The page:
the London representative of the Tri
bune. The protracted session of the
Cabinet has been a deep political mys
tery for which neither the program of
fhe session nor the Mltylehe affair sup
plied an adequate clew. What really
happened was an onslaught on Sir
Michael Hicks-Beach by nearly all of
his assistants. Mr. Balfour Joned Mr.
Chamberllaln and Lord Salisbury and
the Duke of Devonshire supported
both In condemning the speech of the
Chancellor of the Exchcquer.whlch had
sent consols down with a rush. Sir
Michael Hicks-Beach's financial ad
ministration and his general proposals
tor carrying on the additional burdens
of the war were harshly criticised and
be was left almost alone with all the
strongest men against him. Lord Lon
donderry, Sir Michael's closest friend.
Intervened ns peacemaker and a truco
was arranged by him. The Cabinet
has been In session since this breach
occurred, and there has been a renewal
of the unpleasant controversy. Some of
the best Informed politicians are fore
casting the early resignation of Sir
Michael IIIcks-Bcach. The Informa
tion which comes to me from a high
authority docs not go so far, hut it
confirms explicitly the report that the
Cabinet assistants ot Sir Michael
Hicks-Beach have been exasperated by
his Injudicious speech, which helped to
unsettle the market.
Mr. Chamberlain and Sir Michael
Hicks-Beach bavo not been understood
nor sympathized with each other. One
has condemned the method of financ
ing the war and the other has been
coldly critical of all matters of South
African policy. There was a contest
between them a year ago, but Sir
Michael, with Mr, llalfour'B nmlnblo
support, held his ground after accept
In,- M.n n,hn.nl. tn. ., o.l I1
,i.i nn.i ...I,-,. I.,.-. "...... glueing ample for nil emergencies. The
duties and other half measures. The
divergence of vles clearly has been
sharper this year, and Mr. Balfour has
gone over to tho other sldo of Mr.
Chamberlain, with Lord Salisbury's
approval. Tho resignation of Sir
'Michael Illcks-lleach would be an af
fair of momentous Importance. He Is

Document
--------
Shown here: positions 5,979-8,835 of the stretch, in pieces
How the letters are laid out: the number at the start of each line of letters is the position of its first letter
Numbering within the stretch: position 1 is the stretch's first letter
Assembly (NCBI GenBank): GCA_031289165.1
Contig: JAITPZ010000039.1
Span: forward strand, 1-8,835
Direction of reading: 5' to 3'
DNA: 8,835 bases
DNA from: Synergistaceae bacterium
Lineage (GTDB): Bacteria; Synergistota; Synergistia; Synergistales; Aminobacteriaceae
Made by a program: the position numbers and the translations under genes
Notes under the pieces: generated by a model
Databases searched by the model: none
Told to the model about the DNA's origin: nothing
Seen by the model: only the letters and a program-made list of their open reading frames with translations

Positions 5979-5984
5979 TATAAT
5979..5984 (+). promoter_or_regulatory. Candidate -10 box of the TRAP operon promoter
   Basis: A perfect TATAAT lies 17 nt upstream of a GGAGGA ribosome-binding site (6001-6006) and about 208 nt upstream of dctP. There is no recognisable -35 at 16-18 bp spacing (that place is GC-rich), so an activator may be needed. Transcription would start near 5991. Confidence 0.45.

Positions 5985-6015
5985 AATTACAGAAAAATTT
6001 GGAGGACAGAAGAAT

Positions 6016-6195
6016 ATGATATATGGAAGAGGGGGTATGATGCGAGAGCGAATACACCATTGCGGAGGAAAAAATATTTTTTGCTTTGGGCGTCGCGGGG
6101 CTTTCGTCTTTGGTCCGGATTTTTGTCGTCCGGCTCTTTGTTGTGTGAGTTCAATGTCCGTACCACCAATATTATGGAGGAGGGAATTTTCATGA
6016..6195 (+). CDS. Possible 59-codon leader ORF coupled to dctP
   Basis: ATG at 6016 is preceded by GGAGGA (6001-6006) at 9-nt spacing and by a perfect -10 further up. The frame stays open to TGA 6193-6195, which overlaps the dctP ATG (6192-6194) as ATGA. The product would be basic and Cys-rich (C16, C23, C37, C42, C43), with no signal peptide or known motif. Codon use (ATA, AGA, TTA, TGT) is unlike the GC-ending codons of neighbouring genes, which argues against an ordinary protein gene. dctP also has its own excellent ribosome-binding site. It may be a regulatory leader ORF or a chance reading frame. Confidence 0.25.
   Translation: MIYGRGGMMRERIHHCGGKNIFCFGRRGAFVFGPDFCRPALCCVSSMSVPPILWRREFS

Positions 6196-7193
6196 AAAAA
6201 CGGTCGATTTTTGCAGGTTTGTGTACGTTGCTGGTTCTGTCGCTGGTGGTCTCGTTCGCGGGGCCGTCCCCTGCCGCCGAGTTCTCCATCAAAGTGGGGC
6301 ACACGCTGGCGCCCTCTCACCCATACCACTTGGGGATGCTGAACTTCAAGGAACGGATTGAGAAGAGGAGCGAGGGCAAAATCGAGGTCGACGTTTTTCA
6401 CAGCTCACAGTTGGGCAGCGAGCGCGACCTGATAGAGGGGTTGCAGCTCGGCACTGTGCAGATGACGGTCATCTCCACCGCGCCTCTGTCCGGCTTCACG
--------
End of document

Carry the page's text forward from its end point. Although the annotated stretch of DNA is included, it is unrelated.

tho Ideal old Tory nnd country squire,
and has tho power of rallying about
him tho unprogrcsslve Conservatives.
Thero would bo only one candidate for
the succession to the Treasury, and
the ndvent of Mr. Chamberlain ns
Chancellor of tho Exchequer would bo
the signal for the adoption of n new
system of Indirect taxation for the ro-
1lff nf tho (nonmo tnv ni,'ai, nn.l .I..I
nromoflnn of H,n i..rt. r fn,
Australia nnd other colonics.
a...ii .i .i.. ,.!.,..
As everybody Knows, one of the hob-
,blis of King IMwnrd throughout life
- (n, .,,
v"" " "'""
Nmv ll0 ''Istrlbutes It among a half-
"" '" nc --guggesir' ai-
.atloiisotar .exhaustive nature when
...i... . i. ,i . i
te rations otan exhaustive nature when
fitting time tomes. Very lately bo
was In the hands of tho fitters, one of
wlinm nnin,i will, ,tiih,ri n... i,
whom noted with delightful awe tho
S& '.!!: (le!a"3 ?
w-rjorlal art. Finally, and unable to
' "What a magnificent tailor your ma-
Jesty would have made,
"I think I would have done nrettv ." u"'vr urupean countries in crime
i i ..m Jvnl"",in"0 ??,"' . Official statistics for the last
wen .. saW the kln- moilcstly taklnc
', ., , , , BV , y' ' S
"1 qulnt ft his bajk seams.-New
York Comraercaj Advertiser.
York Commercial Advertiser.
COMMISSION MAY BE
AUTHORIZED BY CONGRESS
Treaties Will Certainly be Kept Bc"
fore the Senate and Furnish
Constant Topic for Discus
sion The Secretaries
Washington, Nov, C The question
of reciprocity Is ono of the moat Im
portant problems to como before Con
gress nt Its aproachlng session. liesl
dent Ilooscvclt Is particularly anxloul
that something should be accompllslipcl
In that direction, and Is seeking ailvlcft
from those Senators who would have
mrst to do with the settlement of the
roatter. He and Bcveral leading Sena
ti it, latest ni.'.ong wliorc was Senator